There’s a lack of moral clarity here that maybe should be respected but I’m not sure it works. The victims are intentionally portrayed as assholes, but also the killer was a total bastard before he even went to war and died. There is a sense that yes, he was betrayed by being sent to this war by greedy assholes and left for dead, but maybe his revenge would have more meaning if he wasn’t also an evil psychopath beforehand. I’m not sure what that adds except a little bit of disrespect for the military.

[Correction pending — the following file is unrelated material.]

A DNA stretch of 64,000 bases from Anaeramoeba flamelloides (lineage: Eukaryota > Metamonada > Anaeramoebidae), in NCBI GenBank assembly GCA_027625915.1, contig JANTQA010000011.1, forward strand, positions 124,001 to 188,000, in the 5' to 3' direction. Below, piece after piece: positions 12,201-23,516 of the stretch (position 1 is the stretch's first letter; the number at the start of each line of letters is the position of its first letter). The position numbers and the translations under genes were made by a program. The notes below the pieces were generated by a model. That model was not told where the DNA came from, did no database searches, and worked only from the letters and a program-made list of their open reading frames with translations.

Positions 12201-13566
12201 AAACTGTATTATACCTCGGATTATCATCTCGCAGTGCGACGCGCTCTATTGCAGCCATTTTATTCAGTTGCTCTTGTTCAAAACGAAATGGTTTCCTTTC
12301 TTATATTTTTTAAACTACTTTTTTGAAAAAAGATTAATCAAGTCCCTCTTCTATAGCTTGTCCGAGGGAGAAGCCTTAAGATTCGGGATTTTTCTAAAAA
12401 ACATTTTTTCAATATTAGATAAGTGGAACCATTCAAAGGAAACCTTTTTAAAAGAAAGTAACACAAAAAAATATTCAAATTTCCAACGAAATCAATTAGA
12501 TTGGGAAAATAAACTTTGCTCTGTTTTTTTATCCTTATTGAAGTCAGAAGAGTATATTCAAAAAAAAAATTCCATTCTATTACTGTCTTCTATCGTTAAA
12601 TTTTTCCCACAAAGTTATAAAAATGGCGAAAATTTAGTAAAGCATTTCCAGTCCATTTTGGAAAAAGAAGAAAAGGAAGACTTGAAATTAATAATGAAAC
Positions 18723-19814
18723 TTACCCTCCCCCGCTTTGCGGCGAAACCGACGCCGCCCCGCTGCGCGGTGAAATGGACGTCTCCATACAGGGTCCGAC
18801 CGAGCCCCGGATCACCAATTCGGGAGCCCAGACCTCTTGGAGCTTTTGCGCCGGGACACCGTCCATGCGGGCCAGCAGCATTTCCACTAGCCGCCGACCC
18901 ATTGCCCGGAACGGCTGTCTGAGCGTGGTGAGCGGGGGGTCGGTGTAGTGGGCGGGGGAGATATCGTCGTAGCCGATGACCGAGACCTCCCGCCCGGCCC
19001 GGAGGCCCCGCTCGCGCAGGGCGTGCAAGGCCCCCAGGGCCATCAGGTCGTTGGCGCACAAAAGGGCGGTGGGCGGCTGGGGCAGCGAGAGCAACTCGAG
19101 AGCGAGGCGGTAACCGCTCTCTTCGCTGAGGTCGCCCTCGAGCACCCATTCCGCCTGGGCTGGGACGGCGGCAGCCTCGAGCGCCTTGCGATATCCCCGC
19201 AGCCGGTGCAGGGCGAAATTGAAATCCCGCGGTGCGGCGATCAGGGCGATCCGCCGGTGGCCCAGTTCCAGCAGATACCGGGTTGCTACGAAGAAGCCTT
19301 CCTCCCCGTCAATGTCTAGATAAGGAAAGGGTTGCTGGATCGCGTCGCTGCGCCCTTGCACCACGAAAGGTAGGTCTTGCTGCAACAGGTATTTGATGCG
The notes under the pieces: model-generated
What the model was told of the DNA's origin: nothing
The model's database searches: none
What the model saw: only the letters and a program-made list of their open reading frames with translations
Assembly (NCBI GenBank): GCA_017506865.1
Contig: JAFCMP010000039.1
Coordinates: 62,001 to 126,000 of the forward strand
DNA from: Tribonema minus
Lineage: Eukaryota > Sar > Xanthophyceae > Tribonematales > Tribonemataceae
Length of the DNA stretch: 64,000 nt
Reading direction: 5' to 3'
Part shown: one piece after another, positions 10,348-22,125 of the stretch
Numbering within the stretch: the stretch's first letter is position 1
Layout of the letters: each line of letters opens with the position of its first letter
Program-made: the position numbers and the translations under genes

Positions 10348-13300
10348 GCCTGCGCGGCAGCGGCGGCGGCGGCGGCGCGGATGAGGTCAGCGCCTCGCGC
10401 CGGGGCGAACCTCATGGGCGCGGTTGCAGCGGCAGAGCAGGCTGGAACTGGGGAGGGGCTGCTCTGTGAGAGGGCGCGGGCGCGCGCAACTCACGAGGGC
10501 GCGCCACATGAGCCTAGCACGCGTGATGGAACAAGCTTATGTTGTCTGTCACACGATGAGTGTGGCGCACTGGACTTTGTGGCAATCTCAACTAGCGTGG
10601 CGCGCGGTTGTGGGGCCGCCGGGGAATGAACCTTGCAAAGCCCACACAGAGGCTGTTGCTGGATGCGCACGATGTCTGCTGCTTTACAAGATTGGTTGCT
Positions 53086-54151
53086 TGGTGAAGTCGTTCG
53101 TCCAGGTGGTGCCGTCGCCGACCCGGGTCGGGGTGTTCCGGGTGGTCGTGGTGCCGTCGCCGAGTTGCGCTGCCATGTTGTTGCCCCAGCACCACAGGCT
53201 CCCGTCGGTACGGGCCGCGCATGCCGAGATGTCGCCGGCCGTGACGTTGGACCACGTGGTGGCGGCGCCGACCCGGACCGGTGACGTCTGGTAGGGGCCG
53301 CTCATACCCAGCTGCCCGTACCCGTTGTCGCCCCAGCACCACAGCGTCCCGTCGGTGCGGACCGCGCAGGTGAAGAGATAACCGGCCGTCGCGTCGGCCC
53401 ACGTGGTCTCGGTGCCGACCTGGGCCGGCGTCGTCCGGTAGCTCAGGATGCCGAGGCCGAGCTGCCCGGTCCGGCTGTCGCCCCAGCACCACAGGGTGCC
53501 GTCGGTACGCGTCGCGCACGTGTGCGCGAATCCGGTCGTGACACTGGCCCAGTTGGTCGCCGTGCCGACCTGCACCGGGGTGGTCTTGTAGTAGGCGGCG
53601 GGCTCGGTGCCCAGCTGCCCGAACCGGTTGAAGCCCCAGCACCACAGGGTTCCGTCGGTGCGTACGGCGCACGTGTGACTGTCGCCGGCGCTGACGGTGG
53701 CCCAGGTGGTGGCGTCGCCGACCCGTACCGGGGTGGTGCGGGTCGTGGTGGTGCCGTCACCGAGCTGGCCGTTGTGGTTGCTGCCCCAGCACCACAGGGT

But I do like that this is an anti-war movie from the era of Desert Storm. The voices against that war were barely heard or known to exist in the mainstream media, and I can’t off the top of my head think of another movie that criticized it. I wish they were more coherent in their message, but at least they tried. More effective (though overly serious for the movie) is an end credits war poem recital by the great b-movie actor William Smith (who also cameos in the opening scene). Other appearances by recognizable faces are Bo Hopkins, Timothy Bottoms and P.J. Soles. Also note that the editor is Bob Murawski, who went on to win an Oscar for the, uh, similarly themed HURT LOCKER.